Scott Genius 50 Review

Scott’s multi-mode Genius gets a new shock and a much plusher, more capable ride than ever before for 2011, setting it apart from other top trail options and making it a real contender – particularly as it offers up to 150mm of travel at a weight that’s on par with most 120mm bikes.

Ride & handling: High-tech, multi-mode trail bike that’s confident at speed

What sets the Genius apart from other trail bikes is its rear shock. Rather than a conventional push shock, the Equalizer is pulled apart as the bike goes through its travel. It has three chambers: two different sized air spring chambers and a third oil damper chamber that the shock shaft pulls through. The two air chambers can be opened or closed remotely from a bar mounted lever, with the fully closed position also locking out the RockShox Revelation fork.

In previous years the Genius’s suspension performance was spoiled by stiction in the high pressure shock. However, the latest Equilizer uses a significantly lower pressure, with a smoother, more fluidly controlled feel through the bump speed/size range. It takes a while to set up because sag is harder to judge, there are two separate rebound knobs and the recommended pressures are on the low side, but done right it’s properly competitive with other 6in-travel trail bikes.

With both air chambers open it delivers a smoothly controlled 150mm of travel, shutting one chamber gives a tighter feeling, shorter travel ‘Traction Control’ ride, and shutting both turns it into a hardtail. The geometry steepens as travel decreases too, for a control enhancing double whammy. In fully open mode the geometry leans back to an impressively stable and encouraging position that makes the Genius a natural trail nailer. The ability to reduce and stiffen the rear travel (and manually reduce fork travel) or even lock the shocks out completely gives the Scott a real edge on long technical climbs.

It could do with a wider bar and there’s still a bit of twang from the quick-release front fork through rough berms and the back end can stumble off big drops, but the fact we were pushing it hard enough to know that shows what a confident bike it’s become. Add the low weight for its category (12.8kg/28.2lb) and you’ve got a distinctive all-day trail bike with a personality shift to suit every situation.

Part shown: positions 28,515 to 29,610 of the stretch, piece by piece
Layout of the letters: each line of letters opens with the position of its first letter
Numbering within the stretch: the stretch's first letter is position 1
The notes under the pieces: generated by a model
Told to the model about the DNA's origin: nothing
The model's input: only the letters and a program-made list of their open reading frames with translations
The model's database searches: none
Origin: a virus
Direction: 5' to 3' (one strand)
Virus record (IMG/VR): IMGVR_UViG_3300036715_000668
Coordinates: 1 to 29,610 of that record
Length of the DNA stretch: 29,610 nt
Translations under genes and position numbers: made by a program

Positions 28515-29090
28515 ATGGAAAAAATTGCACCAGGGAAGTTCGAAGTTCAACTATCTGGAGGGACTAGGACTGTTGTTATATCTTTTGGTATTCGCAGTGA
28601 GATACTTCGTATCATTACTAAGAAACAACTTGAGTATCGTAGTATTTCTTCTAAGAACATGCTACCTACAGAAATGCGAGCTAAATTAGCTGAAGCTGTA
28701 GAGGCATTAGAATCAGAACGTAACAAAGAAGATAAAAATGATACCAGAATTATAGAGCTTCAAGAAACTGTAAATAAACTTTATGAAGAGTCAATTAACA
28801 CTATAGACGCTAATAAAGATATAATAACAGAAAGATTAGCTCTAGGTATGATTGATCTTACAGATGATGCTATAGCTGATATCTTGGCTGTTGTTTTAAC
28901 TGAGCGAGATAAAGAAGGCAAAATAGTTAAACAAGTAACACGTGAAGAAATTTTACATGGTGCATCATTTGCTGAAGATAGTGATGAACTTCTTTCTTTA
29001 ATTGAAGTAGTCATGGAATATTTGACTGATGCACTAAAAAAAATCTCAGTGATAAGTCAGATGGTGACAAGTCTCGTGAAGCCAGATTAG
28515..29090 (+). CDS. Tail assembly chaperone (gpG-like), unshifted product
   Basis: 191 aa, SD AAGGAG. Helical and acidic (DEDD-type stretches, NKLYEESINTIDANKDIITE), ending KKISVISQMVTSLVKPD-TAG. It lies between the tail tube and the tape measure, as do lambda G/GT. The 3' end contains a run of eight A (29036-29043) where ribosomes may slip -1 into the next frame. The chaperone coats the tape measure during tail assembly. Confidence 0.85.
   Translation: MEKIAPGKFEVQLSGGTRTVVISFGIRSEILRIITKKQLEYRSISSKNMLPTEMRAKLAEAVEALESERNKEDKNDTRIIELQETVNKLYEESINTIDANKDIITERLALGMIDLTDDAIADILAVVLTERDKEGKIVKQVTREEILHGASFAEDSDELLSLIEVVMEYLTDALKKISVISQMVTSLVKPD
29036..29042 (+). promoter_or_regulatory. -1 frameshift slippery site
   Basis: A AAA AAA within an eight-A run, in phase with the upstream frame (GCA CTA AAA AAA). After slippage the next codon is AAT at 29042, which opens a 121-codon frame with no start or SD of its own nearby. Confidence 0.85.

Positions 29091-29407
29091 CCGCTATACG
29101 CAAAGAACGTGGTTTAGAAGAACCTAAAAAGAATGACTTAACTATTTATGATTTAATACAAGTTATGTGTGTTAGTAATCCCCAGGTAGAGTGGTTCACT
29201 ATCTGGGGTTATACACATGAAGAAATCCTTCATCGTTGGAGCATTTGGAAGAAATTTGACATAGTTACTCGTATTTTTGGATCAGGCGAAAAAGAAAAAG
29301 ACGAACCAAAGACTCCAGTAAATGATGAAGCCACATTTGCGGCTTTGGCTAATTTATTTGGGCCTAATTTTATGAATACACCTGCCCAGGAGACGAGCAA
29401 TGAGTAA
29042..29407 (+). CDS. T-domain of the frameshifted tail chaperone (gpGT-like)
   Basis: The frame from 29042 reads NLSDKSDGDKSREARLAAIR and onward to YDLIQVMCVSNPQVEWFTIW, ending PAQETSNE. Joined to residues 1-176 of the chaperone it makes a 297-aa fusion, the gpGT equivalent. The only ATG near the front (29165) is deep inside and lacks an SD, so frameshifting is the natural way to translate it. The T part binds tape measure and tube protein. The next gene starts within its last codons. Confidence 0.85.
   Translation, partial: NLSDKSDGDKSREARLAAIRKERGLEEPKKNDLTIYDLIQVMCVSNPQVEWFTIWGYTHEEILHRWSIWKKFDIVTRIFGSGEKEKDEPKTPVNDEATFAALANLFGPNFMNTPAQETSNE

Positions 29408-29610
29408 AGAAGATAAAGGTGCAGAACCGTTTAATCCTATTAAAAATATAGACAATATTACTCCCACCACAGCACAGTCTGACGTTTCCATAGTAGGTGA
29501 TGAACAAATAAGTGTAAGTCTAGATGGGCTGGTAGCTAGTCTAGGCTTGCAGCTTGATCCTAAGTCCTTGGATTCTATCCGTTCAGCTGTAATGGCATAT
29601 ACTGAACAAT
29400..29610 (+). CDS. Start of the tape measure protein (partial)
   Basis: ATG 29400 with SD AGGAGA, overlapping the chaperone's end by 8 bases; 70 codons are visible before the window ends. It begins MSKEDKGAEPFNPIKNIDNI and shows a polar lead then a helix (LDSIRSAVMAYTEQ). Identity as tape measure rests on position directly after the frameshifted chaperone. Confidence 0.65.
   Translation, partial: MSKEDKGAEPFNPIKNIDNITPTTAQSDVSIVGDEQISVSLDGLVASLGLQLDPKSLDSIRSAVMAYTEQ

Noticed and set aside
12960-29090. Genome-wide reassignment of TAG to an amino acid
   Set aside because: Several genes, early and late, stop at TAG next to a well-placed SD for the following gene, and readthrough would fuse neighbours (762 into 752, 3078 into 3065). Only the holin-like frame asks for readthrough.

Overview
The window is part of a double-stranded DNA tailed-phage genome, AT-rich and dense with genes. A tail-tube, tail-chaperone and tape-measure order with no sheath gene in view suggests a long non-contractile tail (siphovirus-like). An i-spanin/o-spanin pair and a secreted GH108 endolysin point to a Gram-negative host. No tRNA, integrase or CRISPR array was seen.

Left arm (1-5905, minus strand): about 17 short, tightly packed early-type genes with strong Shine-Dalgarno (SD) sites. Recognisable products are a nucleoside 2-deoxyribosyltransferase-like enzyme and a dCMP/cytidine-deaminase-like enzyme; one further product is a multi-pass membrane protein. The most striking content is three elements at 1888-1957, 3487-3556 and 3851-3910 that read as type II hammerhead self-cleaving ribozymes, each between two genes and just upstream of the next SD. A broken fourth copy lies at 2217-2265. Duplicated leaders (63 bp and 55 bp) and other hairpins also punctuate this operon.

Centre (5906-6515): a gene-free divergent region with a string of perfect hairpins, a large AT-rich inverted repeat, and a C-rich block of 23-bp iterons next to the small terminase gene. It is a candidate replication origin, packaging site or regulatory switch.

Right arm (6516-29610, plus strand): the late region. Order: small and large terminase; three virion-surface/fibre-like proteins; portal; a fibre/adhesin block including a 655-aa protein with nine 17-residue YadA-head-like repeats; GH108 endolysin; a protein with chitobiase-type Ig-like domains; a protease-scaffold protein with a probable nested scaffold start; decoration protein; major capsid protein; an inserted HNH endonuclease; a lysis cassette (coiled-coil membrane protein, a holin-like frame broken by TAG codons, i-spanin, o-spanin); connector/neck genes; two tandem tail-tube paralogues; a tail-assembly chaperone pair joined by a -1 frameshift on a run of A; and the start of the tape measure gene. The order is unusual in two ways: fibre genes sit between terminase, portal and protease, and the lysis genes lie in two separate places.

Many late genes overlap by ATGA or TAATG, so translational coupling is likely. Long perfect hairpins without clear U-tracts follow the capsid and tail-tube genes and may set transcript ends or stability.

Frame & equipment: High-tech multi-mode chassis; we’d add a wider bar and screw-through fork

The Genius frame is a proven piece based around big, heavily hydroformed mainframe shapes and massive rear stays that create a stiff and reasonably light structure for a 150mm-travel platform. The fork restrictions imposed by the 44mm inset headset will be eased by the introduction of Cane Creek’s tapered fork compatible headset and those after chainguide tabs on the bottom bracket should look at the 185mm-travel Genius LT.

The unique shock and hydroformed frame might be geek fodder, but Scott always do a good job of the practical stuff. Cue bug tyre clearances, full outer cabling under bolted clamps, proper bottle cage positioning, metal remote levers and shrouding of the potentially sensitive Equalizer shock actuation hardware.

The Genius gets custom 2.35in Schwalbe Nobby Nic tyres for a bit more girth than the normal 2.25in, although the Performance compound is slipperier than it sounds. It’s a shame the Revelation fork doesn’t get a screw-through axle but it is travel-adjustable, and the remote lockout is linked into the same lever as the rear shock controls. The rest of the kit is adequate for the price.

Associated 2011 - 2012 items:

scott genius 2012, scott bikes 2012, 2012 scott genius, scott 2012 bikes, scott genius 50 review.
Tags: Cube bikes, Scott bikes, Scott bikes Somerset, Scott dealers, Scott demo bike, Scott Genius Review

Leave a Reply